I believe that it is rate per thousand population and the current population is 337 000.

Our natural increase is negative 337, which means 337 more people died in victoria then were born here.

However if we have a rate of 6 per thousand as interprovincial migration that would equal an increase of 2022 people.

:confused::confused::confused::confused:

Though perhaps Mike is right as 9000 works out to be 2.5 % which is about our growth rate right?

#11 Rob Randall

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Posted 19 February 2008 - 12:25 AM

I got this e-mail from a member of the Victoria Police Department who is creating an emergency response protocol for Downtown:

I’m building a scenario for an emergency response and recovery project that has an earthquake basis to it. Could you give me some kind of estimate on how many people we have living in the downtown area in the retrofitted older buildings and what the total might be, living in what we would both consider the downtown area? Rough estimates are fine.


I guess examples might be my building The Mosaic, which has 85 suites--maybe 130 people or so. A couple of doors down above the bike shop and antique store the second storey appears to have three or four apartment units.

So does anyone have a guess? This would be excluding new construction like Astoria, Belvedere etc. Maybe 300-500 people? Plus ~1000 homeless/street people. There are no single family homes in Downtown/Harris Green.

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#12 G-Man

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Posted 19 February 2008 - 07:59 AM

Well there is the Vogue and Monaco Lofts and then there are quite a few in around Chinatown. I would 500 at least, but perhaps a little higher. It would be a good walking excercise.

#13 Ms. B. Havin

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Posted 19 February 2008 - 08:28 AM

OnCanvas Art Gallery is 2nd floor live-work, with the owner living there (Carnaby Street used to be on ground floor). Might be other small examples like that...?
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#14 Mike K.

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Posted 11 May 2008 - 01:07 PM

With the introduction of commuter transit between the south Cowichan Valley and Victoria, isn't it about time that the CRD and CVRD looked into amending the borders?

While the the metro's population is officially 350,000, in reality the population relying on Victoria for employment and amenities stretches far beyond Langford and should include upwards of 370,000 people (not including the Gulf Islands part of the CRD).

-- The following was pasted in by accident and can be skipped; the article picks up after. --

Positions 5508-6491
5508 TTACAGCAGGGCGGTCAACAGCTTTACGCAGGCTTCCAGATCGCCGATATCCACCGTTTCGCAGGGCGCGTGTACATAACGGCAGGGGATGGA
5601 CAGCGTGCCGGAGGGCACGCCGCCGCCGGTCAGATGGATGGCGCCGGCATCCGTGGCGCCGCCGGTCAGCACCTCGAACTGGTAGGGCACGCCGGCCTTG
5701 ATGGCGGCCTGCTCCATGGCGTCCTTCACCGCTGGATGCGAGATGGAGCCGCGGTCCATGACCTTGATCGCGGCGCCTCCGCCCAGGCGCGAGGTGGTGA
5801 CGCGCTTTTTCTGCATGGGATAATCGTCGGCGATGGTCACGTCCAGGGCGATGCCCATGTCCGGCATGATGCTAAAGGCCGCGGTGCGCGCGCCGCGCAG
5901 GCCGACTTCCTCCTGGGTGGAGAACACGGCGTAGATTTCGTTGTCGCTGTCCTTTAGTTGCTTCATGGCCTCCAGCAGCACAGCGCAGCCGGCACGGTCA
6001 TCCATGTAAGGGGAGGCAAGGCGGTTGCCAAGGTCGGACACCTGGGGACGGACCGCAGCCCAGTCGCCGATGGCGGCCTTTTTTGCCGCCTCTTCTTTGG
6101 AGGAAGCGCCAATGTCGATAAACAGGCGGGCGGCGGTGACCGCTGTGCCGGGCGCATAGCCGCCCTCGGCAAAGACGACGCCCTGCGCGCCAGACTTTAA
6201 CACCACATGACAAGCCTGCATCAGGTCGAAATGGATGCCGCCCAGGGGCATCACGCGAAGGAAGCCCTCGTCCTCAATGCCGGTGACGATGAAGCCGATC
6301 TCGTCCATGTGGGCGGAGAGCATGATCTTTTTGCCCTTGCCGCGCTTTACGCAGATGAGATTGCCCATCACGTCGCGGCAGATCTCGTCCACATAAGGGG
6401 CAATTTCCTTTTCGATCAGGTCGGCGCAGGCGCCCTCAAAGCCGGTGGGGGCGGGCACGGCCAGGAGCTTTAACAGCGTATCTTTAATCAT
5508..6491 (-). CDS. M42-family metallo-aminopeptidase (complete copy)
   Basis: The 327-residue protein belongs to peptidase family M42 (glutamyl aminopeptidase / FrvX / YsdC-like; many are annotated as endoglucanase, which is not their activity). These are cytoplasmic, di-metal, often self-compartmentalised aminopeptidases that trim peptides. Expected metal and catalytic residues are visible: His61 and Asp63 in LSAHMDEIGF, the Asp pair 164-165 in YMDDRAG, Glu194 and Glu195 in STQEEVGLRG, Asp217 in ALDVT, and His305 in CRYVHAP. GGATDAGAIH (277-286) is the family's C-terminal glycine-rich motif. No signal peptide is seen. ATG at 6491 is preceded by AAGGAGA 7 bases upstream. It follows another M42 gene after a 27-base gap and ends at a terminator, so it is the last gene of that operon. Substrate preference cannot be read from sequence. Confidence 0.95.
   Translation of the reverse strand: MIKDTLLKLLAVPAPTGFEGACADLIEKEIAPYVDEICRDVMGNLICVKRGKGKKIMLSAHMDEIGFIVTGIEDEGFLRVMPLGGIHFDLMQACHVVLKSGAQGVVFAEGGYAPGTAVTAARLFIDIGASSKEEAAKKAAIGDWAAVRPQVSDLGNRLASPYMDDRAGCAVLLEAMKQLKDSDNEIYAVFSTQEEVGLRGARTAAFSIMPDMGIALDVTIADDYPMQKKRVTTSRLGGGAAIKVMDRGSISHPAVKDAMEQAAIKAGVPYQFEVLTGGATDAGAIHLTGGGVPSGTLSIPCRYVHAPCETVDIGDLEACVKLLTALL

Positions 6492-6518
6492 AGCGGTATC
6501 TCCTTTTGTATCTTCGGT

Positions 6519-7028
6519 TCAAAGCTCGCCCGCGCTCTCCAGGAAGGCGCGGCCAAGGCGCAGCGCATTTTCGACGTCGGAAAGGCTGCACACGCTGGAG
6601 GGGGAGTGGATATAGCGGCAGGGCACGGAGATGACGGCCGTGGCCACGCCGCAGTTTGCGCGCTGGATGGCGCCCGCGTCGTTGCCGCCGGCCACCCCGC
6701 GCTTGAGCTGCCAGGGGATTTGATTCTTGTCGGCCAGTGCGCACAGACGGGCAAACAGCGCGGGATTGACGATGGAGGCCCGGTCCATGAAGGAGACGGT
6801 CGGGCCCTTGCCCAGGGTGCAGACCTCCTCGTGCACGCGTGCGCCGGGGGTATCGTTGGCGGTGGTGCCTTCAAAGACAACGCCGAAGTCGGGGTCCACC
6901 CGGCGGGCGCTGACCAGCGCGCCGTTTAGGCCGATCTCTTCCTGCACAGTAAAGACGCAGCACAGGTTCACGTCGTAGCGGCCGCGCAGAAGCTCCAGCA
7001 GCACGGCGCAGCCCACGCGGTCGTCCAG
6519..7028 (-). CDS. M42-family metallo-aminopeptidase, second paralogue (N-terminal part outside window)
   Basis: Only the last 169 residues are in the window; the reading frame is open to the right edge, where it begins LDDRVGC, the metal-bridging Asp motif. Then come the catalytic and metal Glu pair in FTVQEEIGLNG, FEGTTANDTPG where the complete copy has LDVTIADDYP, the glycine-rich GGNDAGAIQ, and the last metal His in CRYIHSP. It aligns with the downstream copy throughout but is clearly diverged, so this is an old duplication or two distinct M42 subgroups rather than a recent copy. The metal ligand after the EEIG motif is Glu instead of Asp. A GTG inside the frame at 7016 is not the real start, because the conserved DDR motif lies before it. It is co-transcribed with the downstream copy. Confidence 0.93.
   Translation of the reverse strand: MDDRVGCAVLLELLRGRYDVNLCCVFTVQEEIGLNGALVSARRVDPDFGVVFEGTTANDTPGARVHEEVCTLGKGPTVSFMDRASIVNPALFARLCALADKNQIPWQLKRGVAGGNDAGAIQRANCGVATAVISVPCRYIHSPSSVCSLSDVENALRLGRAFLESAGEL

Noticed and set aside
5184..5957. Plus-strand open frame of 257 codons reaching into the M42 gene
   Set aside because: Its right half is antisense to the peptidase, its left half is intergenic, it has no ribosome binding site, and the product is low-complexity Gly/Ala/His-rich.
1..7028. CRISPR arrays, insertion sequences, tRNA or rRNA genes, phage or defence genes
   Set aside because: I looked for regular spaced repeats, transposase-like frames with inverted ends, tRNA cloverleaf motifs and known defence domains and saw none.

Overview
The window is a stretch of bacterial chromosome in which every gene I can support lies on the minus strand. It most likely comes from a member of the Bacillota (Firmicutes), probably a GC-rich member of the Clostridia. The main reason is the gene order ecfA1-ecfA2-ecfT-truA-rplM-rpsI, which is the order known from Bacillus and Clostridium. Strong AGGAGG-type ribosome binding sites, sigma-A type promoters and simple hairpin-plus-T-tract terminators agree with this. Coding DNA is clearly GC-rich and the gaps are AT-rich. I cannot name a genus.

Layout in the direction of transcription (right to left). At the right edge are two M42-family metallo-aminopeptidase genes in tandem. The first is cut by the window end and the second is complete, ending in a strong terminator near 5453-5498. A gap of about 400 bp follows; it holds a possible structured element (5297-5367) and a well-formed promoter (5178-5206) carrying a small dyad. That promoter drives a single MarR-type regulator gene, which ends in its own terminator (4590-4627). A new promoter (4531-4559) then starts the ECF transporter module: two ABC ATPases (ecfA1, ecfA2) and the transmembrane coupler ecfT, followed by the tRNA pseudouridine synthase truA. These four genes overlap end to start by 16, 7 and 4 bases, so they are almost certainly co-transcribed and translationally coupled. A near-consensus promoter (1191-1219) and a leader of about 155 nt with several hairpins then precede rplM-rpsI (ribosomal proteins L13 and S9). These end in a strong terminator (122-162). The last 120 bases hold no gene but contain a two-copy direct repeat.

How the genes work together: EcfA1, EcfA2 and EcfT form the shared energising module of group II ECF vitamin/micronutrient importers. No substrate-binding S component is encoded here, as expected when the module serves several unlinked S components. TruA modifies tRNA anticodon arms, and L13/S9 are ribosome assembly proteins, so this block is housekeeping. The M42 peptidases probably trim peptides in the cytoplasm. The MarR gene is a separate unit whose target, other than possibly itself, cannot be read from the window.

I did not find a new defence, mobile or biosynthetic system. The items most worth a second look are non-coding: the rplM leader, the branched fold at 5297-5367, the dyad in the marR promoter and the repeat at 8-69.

If a place like Mission (60km from downtown Vancouver) is counted as part of Metro Vancouver then communities like Malahat, Shawnigan Lake, Mill Bay, Cobble Hill, et al, should be included under Victoria's umbrella and pay taxes accordingly.

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#15 G-Man

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Posted 13 June 2008 - 08:15 AM

Have we seen this before?

From the CRD website:

http://www.crd.bc.ca...stics_FINAL.pdf

So we now have a pop (or did in 2007) of 365 000

#16 Nparker

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Posted 13 June 2008 - 08:40 AM

I notice that the graphs in the above document divide the region precisely as I would under amalgamation: Core, Peninsula and West Shore. Now will somebody PLEASE make this a political reality?

BTW this is my 1000th post. Time sure does fly.

#17 G-Man

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Posted 13 June 2008 - 08:45 AM

Holden West used to give out prizes but we don't see much of him anymore...

#18 Mike K.

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Posted 07 October 2009 - 08:58 PM

The CRD's 2009 population estimate adds over 3,000 people to metro Victoria's population.

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#19 G-Man

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Posted 08 October 2009 - 06:28 AM

Interesting. So we are most likely over 370k for the region and will be hitting about 376k by next census.

#20 Mike K.

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Posted 08 October 2009 - 08:27 AM

We're at 354,000 in the metro, but that's not the official census, just the CRD estimate. That also doesn't include communities that ought to be tagged into our population like Shawnigan Lake, Malahat, Mill Bay or Cobble Hill, all of which heavily rely on the CRD for employment and shopping.